If you have a serious alcohol dependency, then the advice is going to be to turn your back on the booze for ever. And many diet books seem to take the similar view that if you’re an overweight over-eater you should train yourself to treat chocolate cake like a dangerous drug. I don’t agree.

There is no doubt that a sugar overload is bad for you for all sorts of reasons, but you don’t want to start your new way of approaching what you eat by feeling miserable.

If you usually begin a diet and immediately start thinking of all the stuff you’re going to miss out on, you can relax because this time you’re not. Because A) we’re going to be realistic about what we can do and when we can do it, and B) because we are going to deal with any sense of deprivation we feel.

Instead of feeling fed up already, you should be feeling happy and thrilled and hugely grateful (no worries, you can thank me later) because you’re going to have a great time, keep your weight down without worrying, and eat chocolate without guilt. Hurrah!

You are going to be slimmer.

Or the slimmer that works for you. Because Rule No 1 is: be realistic. About yourself and what is achievable. For while it is desirable to be fit and healthy, there is no point feeling despondent and guilty about one’s natural shape. Especially, if you are female and using women from the fashion pages as your role model.

Any diet that attempts to give us a figure that only about three per cent of women are actually genetically programmed to have is going to take up far too much concentration and energy, be exceedingly dispiriting and dull, and you would basically have to stay on it for ever. Look at the malnourished twig-people, wafting up the catwalk wearing clothes that you or I couldn’t get one leg in – do they look happy?

Being realistic is the key.

You may have no desire to look like a stick, anyway, but simply want to be a little fitter and less flabby round the edges. I have no wish to be the Fat Police (nor am I in a position to be!). Big does not preclude beautiful and I am quite comfortable with the argument that being overweight is only a problem if it is making you unhappy or affects your health.

After all, very thin people may look lovely in magazines but in real life they can be quite annoying. You wonder why they bother going to a restaurant at all just to suck on a piece of lettuce; and who wants a non-wheat, non-dairy, can’t-eat-fat, what’s-its carb-content, I hope-there’s-no-sugar-in-that, teetotaller round to dinner? Nice, fun, rounded guests are much more the ticket.

In fact, a few years back, I conceived a book called Bugger the Diet and Everything Else Life’s Too Short For.

When this was, sadly, not fallen upon by an eager publishing world I contented myself with putting an extract up on my website, together with the following illustrated chart, entitled How Fat Are You? – the sub-text being: And does it really matter? It looked like this:

Ha, ha hilarious etc. I went on to remind my readers that whoever first said that older women had to choose between their figures or their faces was spot on. A bit of fat does make you look younger.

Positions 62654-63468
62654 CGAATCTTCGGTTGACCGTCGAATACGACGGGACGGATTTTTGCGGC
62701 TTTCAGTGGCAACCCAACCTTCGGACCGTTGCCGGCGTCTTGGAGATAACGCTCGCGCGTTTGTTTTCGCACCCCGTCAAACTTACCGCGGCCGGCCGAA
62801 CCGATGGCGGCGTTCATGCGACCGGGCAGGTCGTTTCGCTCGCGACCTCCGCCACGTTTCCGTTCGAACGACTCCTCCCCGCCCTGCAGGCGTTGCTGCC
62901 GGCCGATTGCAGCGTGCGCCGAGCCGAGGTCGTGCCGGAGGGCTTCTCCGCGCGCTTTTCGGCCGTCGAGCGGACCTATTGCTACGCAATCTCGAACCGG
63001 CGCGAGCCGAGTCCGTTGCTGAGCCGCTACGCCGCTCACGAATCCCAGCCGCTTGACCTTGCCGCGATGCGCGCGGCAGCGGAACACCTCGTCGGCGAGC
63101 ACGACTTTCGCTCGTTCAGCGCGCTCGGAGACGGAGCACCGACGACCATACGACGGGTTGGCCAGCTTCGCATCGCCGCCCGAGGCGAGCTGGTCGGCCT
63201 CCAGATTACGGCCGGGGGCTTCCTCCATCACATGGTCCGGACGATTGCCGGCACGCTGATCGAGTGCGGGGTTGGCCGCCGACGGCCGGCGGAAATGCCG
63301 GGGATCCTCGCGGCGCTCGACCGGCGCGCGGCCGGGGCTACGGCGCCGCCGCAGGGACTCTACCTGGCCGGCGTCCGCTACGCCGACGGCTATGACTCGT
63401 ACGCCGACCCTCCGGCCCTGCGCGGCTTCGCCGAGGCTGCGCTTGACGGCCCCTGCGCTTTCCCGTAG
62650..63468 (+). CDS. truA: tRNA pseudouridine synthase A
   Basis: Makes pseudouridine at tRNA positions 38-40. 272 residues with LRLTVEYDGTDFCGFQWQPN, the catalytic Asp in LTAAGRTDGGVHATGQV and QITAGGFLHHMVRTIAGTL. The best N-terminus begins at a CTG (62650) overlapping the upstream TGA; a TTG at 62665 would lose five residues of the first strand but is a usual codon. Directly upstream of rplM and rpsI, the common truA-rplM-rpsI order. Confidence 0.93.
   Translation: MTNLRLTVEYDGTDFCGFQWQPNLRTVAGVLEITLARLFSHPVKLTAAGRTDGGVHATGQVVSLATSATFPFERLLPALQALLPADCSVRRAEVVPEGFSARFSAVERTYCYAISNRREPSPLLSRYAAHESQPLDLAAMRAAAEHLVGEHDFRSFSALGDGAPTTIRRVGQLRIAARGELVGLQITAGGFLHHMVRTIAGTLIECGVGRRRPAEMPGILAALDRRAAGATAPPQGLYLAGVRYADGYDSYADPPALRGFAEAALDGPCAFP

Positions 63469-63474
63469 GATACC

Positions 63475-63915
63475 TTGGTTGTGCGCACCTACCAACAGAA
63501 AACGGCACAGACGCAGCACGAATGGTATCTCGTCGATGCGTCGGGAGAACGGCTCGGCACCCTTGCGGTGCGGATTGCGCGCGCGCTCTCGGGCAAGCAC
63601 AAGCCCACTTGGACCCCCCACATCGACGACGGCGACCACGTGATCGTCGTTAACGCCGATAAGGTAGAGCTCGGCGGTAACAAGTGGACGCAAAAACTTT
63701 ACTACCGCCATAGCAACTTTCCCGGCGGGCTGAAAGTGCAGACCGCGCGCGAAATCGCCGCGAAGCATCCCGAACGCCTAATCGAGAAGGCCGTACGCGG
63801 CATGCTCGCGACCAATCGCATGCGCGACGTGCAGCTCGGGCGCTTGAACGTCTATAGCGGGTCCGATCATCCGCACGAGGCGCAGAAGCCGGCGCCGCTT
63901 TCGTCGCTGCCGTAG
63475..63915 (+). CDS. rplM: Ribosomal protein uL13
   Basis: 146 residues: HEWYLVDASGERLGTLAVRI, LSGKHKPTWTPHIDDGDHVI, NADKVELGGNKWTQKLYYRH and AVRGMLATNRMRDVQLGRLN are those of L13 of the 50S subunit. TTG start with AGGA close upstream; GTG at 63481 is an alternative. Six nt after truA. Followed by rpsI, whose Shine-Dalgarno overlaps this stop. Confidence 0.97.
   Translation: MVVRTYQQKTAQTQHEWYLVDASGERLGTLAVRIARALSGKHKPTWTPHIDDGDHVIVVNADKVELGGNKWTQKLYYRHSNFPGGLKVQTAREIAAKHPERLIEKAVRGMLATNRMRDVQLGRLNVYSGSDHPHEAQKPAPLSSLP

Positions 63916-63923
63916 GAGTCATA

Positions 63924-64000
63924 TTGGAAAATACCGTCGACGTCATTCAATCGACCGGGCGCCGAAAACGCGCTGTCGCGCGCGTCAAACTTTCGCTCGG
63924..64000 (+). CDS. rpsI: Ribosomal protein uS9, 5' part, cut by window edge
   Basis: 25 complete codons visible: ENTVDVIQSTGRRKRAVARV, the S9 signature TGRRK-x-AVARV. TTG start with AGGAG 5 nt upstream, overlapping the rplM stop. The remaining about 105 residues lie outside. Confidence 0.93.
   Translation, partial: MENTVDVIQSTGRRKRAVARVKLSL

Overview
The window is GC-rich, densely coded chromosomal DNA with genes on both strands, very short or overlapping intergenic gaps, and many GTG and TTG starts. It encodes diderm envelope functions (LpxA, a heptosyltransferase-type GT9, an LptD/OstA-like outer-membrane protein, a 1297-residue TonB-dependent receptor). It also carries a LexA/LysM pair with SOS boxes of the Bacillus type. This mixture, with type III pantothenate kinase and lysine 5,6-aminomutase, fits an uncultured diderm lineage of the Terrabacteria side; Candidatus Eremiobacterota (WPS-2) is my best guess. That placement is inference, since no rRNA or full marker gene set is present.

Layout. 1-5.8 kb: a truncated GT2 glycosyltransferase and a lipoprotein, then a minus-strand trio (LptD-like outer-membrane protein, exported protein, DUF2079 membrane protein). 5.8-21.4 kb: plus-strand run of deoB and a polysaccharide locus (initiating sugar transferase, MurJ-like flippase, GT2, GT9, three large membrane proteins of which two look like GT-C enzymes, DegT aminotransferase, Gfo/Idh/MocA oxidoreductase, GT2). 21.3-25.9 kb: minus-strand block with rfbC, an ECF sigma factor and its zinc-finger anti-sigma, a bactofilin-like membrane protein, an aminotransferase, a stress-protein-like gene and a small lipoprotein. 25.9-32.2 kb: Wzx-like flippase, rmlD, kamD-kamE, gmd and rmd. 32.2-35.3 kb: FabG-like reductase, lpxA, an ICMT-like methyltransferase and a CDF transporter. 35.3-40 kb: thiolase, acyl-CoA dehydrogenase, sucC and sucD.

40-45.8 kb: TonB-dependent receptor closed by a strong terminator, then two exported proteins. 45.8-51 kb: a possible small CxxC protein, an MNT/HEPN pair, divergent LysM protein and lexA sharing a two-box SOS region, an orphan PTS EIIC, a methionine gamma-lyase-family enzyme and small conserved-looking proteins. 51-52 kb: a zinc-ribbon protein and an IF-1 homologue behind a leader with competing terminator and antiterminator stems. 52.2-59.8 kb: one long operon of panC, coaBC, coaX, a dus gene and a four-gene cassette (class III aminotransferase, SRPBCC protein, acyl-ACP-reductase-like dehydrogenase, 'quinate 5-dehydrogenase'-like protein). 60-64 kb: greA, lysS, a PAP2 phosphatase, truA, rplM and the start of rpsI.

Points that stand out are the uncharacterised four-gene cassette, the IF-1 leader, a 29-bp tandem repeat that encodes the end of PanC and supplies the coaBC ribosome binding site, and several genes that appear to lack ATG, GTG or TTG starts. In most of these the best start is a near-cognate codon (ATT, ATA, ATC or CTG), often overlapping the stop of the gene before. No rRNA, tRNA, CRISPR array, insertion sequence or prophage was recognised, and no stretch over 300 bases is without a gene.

And even if you are young already, I reasoned, you might as well be prepared.

I have since discovered that having a big bottom, for example, can actually be a healthy life choice – research carried out at Oxford University found that those with plenty of gluteofemoral fat – that’s a lard arse to you and me – have a lower risk of diabetes, while further studies have shown that the owners of a fat bum are set for a riper old age than those with a ballooning belly.

(Not so great for those with the large belly but it does go to show that not all excess weight is a terrible thing). Indeed when you are very old – so old, I suspect that your face has had it, whatever the scales say – it is generally agreed that it is better longevity-wise to be a little over-weight than under.

And, at any age, just because you’re not size zero and have never been mistaken for Kate Moss, it doesn’t mean you’re an elephant with a weight issue.

I wasted a lot of time in my youth thinking all the problems in my life would dissolve away if only I lost a stone. (It takes a few years to learn that in reality what really improves things is to ditch the dodgy boyfriend, get a job you actually like, and do anything at all to boost your self-esteem – more of that later.)

But there is also no doubt that being slimmer feels very nice and that we all want to lose the flab and shape up from time to time – after Christmas and Easter; before the summer; when a wedding’s coming up or your thin friend is having a party; any time one needs to bare arms.

Presumably if you’ve bothered to open this book, you do too. And think how good it would be if you could then stay like that without getting bored and disgruntled.

So my outlook has altered a little. But since art is not my strong point, and I still have a lot of book to write, it seems a shame to waste the drawings. So I am using the same ones again on which I have updated my thoughts. Which are that, actually, sometimes, being overweight does matter – particularly, as we’ve said, if it upsets you or is adversely affecting your health.

I’m all for being large and bonny if those on the hefty side